First off, large life-ending asteroid impacts are very rare as there aren't many of them out there and we've found almost all of them:
Looking at the 'continent' and 'global catastrophe' areas of shading on the right, the percentage discovered (blue line and numbers on the right hand vertical scale) is 80+%. This may not sound good, but if you look at the 'number of objects' (red line and numbers on the left vertical scale), you can see that is a actually only a handful of objects. (These objects are likely on odd, long period eccentric orbits which means they spend too much time being too faint to get picked up by the surveys but will eventually be discovered. If you look at the 1+km survey stats at the Center for NEO Studies (CNEOS), you can see we're find about 5 or so of these object per year now)
The bigger risk is from the 50-400 meter sized objects (the 'city' and 'region impact devastation' areas) simply because there are so many more of them (the estimated numbers are on a logarithmic scale) and we have found far fewer. The plan for finding and dealing with these objects (in the US at least) is set out in the 'National Near-Earth Object Preparedness Strategy and Action Plan' which was released by an interagency (NASA, FEMA and others) group in June 2018.
Internationally, this falls under the UN Office of Outer Space Affairs Committee on Peaceful Uses of Outer Space as outlined starting on page 7 of this NASA PDCO presentation that was given at the Jan 2018 Small Bodies Assessment Group meeting. The NASA PDCO is the Planetary Defense Coordination Office which was setup in 2016 following the NASA Office of Inspector General's report to better detect and track Potentially Hazardous Objects (PHOs), those objects larger than 30-50 meters that can come within 5 million miles of the Earth, issue warnings and study strategies and technology to mitigate PHO impacts, and coordinate US government planning for response to actual impact threat (from the PDCO overview).
Under this umbrella are SMPAG (discussed later) and the International Asteroid Warning Network (IAWN.net) which consists of space agencies and other observatories who do the tracking, modelling and would produce an official alert if the thresholds (page 8 of the presentation) were met:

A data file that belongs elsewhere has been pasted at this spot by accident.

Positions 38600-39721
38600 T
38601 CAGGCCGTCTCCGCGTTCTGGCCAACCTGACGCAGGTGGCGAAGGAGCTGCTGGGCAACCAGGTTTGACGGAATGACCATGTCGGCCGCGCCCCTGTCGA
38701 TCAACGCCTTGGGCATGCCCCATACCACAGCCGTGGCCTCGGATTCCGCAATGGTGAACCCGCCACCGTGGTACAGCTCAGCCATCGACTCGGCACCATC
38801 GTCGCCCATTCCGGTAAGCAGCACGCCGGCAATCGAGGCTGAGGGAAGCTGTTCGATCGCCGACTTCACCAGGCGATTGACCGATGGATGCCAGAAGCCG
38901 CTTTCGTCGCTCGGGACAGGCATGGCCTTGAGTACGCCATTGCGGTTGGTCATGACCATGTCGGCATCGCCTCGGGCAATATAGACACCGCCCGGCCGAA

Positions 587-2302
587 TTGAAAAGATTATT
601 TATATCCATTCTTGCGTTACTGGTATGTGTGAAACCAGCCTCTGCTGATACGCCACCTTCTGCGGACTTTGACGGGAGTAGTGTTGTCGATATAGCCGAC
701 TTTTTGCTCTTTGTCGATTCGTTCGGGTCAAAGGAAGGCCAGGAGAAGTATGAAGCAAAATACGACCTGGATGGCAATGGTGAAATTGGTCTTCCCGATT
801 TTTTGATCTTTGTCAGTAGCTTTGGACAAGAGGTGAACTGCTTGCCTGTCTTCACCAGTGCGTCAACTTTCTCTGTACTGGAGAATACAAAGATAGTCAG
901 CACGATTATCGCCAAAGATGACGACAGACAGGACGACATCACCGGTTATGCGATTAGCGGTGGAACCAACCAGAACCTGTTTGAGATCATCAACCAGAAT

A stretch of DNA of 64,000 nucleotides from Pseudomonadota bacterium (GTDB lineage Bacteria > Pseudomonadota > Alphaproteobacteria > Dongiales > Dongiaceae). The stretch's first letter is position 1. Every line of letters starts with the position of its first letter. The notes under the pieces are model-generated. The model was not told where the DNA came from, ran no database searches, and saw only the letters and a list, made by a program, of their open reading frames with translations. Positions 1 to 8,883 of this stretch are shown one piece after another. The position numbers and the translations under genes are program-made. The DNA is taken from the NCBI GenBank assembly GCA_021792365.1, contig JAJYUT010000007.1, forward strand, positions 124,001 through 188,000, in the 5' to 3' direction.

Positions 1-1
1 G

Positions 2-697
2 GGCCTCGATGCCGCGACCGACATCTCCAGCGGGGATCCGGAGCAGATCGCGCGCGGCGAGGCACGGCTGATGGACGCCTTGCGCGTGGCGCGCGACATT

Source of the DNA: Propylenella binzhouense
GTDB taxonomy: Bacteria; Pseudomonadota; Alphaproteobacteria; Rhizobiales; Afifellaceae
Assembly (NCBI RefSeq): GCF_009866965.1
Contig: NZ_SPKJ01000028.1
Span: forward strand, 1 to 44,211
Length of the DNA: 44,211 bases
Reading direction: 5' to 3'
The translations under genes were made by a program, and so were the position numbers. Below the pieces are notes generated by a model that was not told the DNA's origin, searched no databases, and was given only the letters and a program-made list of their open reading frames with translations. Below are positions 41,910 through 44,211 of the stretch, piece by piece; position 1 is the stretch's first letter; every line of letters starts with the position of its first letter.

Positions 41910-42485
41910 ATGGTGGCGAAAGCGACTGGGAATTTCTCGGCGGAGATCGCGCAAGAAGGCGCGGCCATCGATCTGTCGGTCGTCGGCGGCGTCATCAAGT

IAWN shall warn of predicted impacts with greater than 1% probability for all objects greater than 10 meters in size
Larger objects (greater than 20 meters, with more than 10% probability of impact in the next 20 years) will trigger Earth-based planning which for a potential US impact would be handled by Planetary Impact Emergency Response Working Group (PIERWG), a joint NASA/FEMA group. Even larger potentially impacting objects become the job of Space Missions Planning Advisory Group (SMPAG) (pronounced "samepage") who would look at mitigation options. SMPAG is working on 11 tasks, which are covered in this overview presentation, some of which including the 'Planetary Defense Action Plan', which covers what we would do to learn more about the object and options to deflect it, are available in their working draft form from the 'Documents and Presentations' section of the SMPAG website.
Edit: As I noted in a comment to this question,
a tabletop exercise is run at each of the biennial Planetary Defense Conferences involving the conference participants; past conferences links are here. The PDC exercises are created by the Center for NEO Studies at JPL (most recent one here from 2019's PDC) are plausible but usually contrived in certain ones. The orbit is usually such that the planetary radars cannot observe it as they nail down the size, orbit and potential impact point very precisely, which removes the "making decisions based on uncertain knowledge" part of the exercise. Also as noted in the comments, an impact over a city (New York in the PDC19 example) is extremely unlikely given the percentage of Earth's surface covered by cities but it's a long-running "joke" of the PDC exercises that the hypothetical asteroid is always aiming towards the city where the conference is being held...
NASA and FEMA run joint tabletop exercises roughly every year, reports of previous exercises are at the bottom of the PDCO Supporting Documents page.